A second multiplex voice entry 306 may be distributed across more than two look-up table locations. Consequently, a second multiplex voice entry 306 may include a first ID field portion 310-00 at a first location, and a second ID field portion 310-01 at a second location. In addition, both locations include an entry type field 308-1.
In the particular examples of entries that are distributed across multiple look-up locations (300 and 306), all information in a first ID field portion (300-00 and 310-00) can fill the available location, and thus does not include a “don't care” portion. However, a portion of the second ID field portion (300-01 and 310-01) can be excluded from a compare operation. Consequently, second ID field portion (300-01 and 310-01) can include an ID portion (304-0 and 312-0) and a don't care portion (304-1 and 312-1).
In an arrangement such as that shown in
Entries such as those shown in
Still further, it is noted that while examples of a entries that occupy two lookup locations have been described, it would be obvious that even larger entries can span more than two lookup locations.
Having described more particular examples of simplex and multiplex voice entries, a more detailed description of a voice packet processing system will now be described with reference to
The second embodiment 400 may further include a packet processing pipeline 406. A packet processing pipeline 406 may remove various portions of a packet header. More particularly, a packet processing pipeline 406 may sequentially extract header information for the various network layers.
The particular packet processing pipeline 406 includes a first section 406-0, a second section 406-1, and a third section 406-2. Further, the various sections (406-0 to 406-2) remove (or “strip”) header information and pass on the reduced packet (i.e., the packet with a portion of its header removed) to the next section. The operation of one particular packet processing pipeline will be described in more detail below.
The second embodiment 400 is shown to further include a packet information register 408 and a packet buffer memory 410. A packet information register 408 may store packet information provided by a packet processing pipeline 406. A packet buffer memory 410 can store voice data payloads from voice data packets in particular locations corresponding to the voice channel. Thus, the particular packet buffer memory 410 of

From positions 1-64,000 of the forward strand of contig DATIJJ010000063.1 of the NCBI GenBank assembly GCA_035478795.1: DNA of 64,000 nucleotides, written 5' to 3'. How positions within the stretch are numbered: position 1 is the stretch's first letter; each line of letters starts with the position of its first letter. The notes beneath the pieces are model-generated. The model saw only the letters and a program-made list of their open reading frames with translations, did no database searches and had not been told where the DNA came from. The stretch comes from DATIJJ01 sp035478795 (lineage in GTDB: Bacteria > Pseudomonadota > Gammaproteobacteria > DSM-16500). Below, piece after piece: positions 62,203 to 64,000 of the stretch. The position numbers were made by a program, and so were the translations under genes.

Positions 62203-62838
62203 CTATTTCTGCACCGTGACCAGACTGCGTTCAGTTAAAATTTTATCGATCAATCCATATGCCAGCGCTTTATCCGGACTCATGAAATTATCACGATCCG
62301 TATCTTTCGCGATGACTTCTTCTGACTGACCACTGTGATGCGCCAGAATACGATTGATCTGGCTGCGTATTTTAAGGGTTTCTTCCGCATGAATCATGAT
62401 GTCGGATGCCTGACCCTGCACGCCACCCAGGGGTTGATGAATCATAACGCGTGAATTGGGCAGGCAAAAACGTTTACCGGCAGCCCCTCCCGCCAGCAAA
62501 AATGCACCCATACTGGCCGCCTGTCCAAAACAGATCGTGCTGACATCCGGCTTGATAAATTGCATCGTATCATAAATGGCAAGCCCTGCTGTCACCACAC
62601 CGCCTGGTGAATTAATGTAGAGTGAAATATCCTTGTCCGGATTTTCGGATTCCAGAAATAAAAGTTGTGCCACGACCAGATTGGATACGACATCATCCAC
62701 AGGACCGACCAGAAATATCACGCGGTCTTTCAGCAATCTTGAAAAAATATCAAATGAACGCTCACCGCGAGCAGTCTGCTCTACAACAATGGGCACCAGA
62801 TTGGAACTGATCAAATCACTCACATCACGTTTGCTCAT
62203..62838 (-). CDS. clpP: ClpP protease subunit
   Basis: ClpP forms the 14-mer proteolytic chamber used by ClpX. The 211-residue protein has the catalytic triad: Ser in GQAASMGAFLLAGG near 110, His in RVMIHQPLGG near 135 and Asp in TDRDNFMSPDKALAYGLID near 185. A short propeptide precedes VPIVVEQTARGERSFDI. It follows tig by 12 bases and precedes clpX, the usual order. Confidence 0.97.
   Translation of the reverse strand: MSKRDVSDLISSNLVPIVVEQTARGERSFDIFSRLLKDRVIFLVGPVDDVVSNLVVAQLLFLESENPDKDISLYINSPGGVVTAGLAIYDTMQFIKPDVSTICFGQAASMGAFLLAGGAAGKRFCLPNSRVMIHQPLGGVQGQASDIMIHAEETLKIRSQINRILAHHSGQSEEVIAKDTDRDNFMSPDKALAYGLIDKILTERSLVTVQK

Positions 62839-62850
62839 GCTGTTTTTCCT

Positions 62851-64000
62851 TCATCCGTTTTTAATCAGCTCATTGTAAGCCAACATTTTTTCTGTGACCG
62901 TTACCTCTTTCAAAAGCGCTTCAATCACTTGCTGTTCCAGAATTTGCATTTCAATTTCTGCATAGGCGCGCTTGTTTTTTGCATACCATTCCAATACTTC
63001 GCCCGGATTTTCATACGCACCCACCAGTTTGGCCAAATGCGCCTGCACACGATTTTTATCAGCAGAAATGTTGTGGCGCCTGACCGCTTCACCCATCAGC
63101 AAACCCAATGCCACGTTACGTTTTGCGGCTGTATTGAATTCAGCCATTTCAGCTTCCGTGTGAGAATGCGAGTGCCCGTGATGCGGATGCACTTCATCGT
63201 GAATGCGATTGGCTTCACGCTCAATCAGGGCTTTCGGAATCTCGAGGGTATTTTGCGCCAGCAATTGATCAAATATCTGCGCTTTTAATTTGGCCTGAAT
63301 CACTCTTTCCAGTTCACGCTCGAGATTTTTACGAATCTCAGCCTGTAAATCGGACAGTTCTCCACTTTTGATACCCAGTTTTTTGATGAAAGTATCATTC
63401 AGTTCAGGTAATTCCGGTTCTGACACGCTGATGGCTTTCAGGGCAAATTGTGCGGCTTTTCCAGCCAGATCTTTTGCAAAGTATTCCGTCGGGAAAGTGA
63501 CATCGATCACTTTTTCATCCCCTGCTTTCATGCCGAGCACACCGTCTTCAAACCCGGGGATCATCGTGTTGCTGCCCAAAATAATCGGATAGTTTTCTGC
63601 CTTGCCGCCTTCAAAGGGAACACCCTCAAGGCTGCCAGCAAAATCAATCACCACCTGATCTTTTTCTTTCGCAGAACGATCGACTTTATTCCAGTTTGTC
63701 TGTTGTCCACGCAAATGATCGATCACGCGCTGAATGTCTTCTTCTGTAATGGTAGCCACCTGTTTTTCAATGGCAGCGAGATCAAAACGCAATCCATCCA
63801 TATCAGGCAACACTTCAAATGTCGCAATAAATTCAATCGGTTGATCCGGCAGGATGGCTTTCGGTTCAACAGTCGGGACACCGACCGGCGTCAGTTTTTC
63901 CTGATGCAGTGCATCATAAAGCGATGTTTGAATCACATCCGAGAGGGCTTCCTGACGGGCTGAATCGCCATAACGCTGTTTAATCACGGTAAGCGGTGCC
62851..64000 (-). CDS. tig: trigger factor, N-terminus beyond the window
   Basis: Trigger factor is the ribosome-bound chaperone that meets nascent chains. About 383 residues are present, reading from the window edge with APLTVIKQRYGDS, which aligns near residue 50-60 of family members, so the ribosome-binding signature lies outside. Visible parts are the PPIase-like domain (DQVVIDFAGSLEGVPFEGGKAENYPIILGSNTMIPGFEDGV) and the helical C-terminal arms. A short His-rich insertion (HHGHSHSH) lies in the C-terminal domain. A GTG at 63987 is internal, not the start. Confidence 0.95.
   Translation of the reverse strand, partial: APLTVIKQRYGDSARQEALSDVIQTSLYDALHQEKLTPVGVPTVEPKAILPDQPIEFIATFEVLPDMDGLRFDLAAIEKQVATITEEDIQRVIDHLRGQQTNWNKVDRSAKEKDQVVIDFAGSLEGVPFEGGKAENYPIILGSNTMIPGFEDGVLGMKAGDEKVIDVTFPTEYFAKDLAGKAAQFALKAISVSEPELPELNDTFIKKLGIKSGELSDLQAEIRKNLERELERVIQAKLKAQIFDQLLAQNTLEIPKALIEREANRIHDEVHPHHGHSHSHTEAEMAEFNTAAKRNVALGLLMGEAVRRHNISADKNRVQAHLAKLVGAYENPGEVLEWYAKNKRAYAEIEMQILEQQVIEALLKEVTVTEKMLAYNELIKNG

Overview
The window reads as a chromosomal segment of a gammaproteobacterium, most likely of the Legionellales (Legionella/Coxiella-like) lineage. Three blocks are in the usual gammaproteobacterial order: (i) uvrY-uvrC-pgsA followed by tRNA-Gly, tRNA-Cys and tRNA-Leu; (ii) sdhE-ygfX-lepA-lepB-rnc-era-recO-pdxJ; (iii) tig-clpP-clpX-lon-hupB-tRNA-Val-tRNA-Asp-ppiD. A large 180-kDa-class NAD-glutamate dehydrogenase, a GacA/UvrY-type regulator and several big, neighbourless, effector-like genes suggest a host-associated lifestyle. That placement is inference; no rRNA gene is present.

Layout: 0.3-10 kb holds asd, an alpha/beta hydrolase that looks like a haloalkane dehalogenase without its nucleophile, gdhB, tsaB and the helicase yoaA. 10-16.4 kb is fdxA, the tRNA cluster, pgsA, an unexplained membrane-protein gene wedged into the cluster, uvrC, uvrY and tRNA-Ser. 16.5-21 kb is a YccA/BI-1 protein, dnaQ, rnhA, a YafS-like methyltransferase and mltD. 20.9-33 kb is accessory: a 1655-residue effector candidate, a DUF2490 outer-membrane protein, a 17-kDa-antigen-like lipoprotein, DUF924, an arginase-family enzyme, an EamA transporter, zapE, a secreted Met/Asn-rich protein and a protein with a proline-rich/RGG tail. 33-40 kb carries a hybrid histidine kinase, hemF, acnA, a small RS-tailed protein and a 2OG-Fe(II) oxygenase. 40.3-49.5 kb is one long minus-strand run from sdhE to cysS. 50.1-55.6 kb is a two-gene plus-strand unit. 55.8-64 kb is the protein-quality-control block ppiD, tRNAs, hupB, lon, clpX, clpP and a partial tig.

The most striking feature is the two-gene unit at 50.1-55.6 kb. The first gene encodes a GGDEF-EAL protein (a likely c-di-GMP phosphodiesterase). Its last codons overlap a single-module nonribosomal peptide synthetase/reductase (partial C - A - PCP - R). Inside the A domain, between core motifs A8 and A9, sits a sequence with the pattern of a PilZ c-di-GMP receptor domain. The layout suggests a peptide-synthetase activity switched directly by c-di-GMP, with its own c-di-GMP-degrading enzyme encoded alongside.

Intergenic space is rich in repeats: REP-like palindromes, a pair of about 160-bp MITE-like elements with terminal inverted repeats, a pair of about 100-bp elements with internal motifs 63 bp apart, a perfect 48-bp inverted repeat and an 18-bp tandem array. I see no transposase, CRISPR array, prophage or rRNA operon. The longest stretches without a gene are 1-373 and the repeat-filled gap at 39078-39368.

Having described the general arrangement of a second embodiment 400, the operation of the second embodiment 400 will now be described with reference to
The example illustrates a particular set of protocols: IP, UDP and the real-time transport protocol (RTP). However, while such a set of protocols can be advantageously implemented with existing network systems, such a particular set of protocols should not be construed as limiting the invention thereto.
Referring now to
A second form 502 may include a layer 3 header (IP HEADER) 502-0 and corresponding layer 3 payload (or datagram) 502-1. A second section 406-1 may remove the IP HEADER 502-0 to form a packet having a third form 504 that is forwarded to the third section 406-2. The second section 406-1 may forward all, or a portion of the IP HEADER 502-0 to packet information register 408. In the particular example of
The third form 504 may include a layer 4 header (UDP HEADER) 504-0 and corresponding layer 4 payload (or datagram) 504-1. A third section 406-2 may remove the UDP HEADER 504-0 to form a packet having various fourth forms 506-0 or 506-1. The fourth form packets (506-0 or 506-1) can be forwarded for use by the processor 402. The third section 406-2 may forward all, or a portion of the UDP HEADER 504-0 to packet information register 408. In the particular example of
A fourth form packet (506-0 and 506-1) can vary according to particular voice packet type. In the event the voice packet is a simplex voice packet, a fourth form packet 506-0 could include a Real-time Transport Protocol (RTP) header 506-00 and a simplex voice payload 506-01. In the event the voice packet is a multiplex voice packet, a fourth form packet 506-1, and include a Real-time Transport Protocol Multiplex (RTP MUX) header 506-10 and multiplexed voice payloads 506-11.
A second part of a packet processing procedure for simplex and multiplexed voice data packets will now be described with reference to
Compare section 404 may include a look-up type data structures that include simplex voice entries such as those described in conjunction with